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Thursday, October 18, 2007

Malachite Butterfly - Siproeta Stelenes

Siproeta stelenes is the scientific name for the malachite, a brush-footed butterfly. The malachite has large wings which are black and brilliant green or yellow-green on the uppersides and light brown and olive green on the undersides. It is named for the mineral malachite, which is similar in color to the bright green on the butterfly's wings. The wingspread is typically between 8.5 and 10 cm. The malachite is found throughout Central America, where it is one of the most common butterfly species. Its distribution extends as far north as southern Texas and the tip of Florida, to Cuba and south to Brazil.

Adults feed on flower nectar, rotting fruit, dead animals, and bat dung. Females lay eggs on the new leaves of plants in the Acanthaceae family, especially ruellia. The larvae are horned, spiny black caterpillars with red markings.

How Sweet

How they multiply.

There are four stages to a butterfly's life cycle. The first is the egg laid by the female. After 5 to 10 days, a tiny caterpillar hatches from the egg. The caterpillar begins an eating binge that continues through its stage in a butterfly's life. The well-fed caterpillar then becomes a pupa or chrysalis. During this dormant but transitional stage, no food is taken in. At the end of this stage, the adult butterfly emerges from the chrysalis.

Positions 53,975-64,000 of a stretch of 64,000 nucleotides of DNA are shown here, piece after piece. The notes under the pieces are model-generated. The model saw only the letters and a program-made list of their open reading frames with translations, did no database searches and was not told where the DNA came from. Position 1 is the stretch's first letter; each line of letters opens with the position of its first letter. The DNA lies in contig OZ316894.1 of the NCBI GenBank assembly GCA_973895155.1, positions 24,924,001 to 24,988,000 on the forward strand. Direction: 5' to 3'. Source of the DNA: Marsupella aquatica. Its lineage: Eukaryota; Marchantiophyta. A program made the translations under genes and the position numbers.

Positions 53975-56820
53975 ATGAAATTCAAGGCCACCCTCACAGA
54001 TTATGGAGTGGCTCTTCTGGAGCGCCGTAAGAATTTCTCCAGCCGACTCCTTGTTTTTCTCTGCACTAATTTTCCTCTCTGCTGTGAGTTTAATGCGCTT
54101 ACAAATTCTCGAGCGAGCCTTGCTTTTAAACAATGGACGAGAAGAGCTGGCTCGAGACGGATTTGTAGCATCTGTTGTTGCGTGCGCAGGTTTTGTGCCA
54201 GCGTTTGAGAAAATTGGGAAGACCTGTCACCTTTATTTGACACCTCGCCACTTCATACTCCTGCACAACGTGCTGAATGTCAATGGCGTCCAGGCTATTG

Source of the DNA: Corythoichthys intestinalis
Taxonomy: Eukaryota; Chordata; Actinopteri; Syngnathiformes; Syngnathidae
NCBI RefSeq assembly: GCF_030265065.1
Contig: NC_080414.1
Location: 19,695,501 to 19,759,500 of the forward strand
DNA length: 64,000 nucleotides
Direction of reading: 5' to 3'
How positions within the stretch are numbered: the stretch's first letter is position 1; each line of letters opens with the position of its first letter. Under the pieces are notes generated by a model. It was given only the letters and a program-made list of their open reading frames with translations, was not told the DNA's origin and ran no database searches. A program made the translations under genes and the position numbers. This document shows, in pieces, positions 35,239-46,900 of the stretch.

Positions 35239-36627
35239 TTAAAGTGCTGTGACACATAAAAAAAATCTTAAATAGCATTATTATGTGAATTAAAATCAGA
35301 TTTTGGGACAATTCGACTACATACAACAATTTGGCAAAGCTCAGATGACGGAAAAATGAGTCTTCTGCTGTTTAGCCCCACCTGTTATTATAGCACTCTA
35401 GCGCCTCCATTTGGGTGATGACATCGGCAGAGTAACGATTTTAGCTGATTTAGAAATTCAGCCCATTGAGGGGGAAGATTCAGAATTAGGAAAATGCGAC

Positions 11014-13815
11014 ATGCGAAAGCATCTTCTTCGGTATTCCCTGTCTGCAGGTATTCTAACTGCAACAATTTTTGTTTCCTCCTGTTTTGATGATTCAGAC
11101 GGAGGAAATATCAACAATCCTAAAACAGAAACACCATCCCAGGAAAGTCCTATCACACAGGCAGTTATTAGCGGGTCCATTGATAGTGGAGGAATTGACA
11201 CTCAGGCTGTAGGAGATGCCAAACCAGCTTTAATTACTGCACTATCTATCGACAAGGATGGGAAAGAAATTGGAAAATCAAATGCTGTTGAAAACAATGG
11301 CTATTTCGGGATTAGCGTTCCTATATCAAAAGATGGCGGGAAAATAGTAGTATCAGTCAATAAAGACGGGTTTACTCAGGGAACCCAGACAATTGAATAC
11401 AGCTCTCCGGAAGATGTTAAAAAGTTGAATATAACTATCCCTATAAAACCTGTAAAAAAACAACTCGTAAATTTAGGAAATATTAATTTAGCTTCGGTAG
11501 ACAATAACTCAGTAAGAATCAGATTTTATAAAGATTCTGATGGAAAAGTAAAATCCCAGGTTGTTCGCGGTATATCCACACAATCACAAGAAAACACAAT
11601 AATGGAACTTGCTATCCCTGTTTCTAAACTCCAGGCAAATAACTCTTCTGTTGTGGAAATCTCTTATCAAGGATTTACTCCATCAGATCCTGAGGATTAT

How they hunt.

Butterflies smell with their antennae to find nectar. To sip nectar, they have a long hollow tube called a proboscis. This lets them probe deep into flowers to reach the nectar. When the proboscis is not being used, it stays coiled up underneath the butterfly's head. When flying from flower to flower, butterflies use their wings in the same way birds do. And while butterflies are not as fast as birds, some tropical species can maintain a flying speed of 24 miles per hour.

Tuesday, October 16, 2007

So Sweet

Where they live.

Butterflies can be found in all but the hottest and coldest parts of the world. More butterflies live in the tropics than anywhere else. That's because in the tropics, there are always plenty of plants for the caterpillars to eat and many blossoms to produce nectar for butterflies. Tropical butterflies also live the longest—some for up to one year. Butterflies that live in more temperate climates have an average lifespan of just a few weeks or a few months. Some live a mere few hours.

What A Delicate Butterfly!

Black N White

Butterflies Collection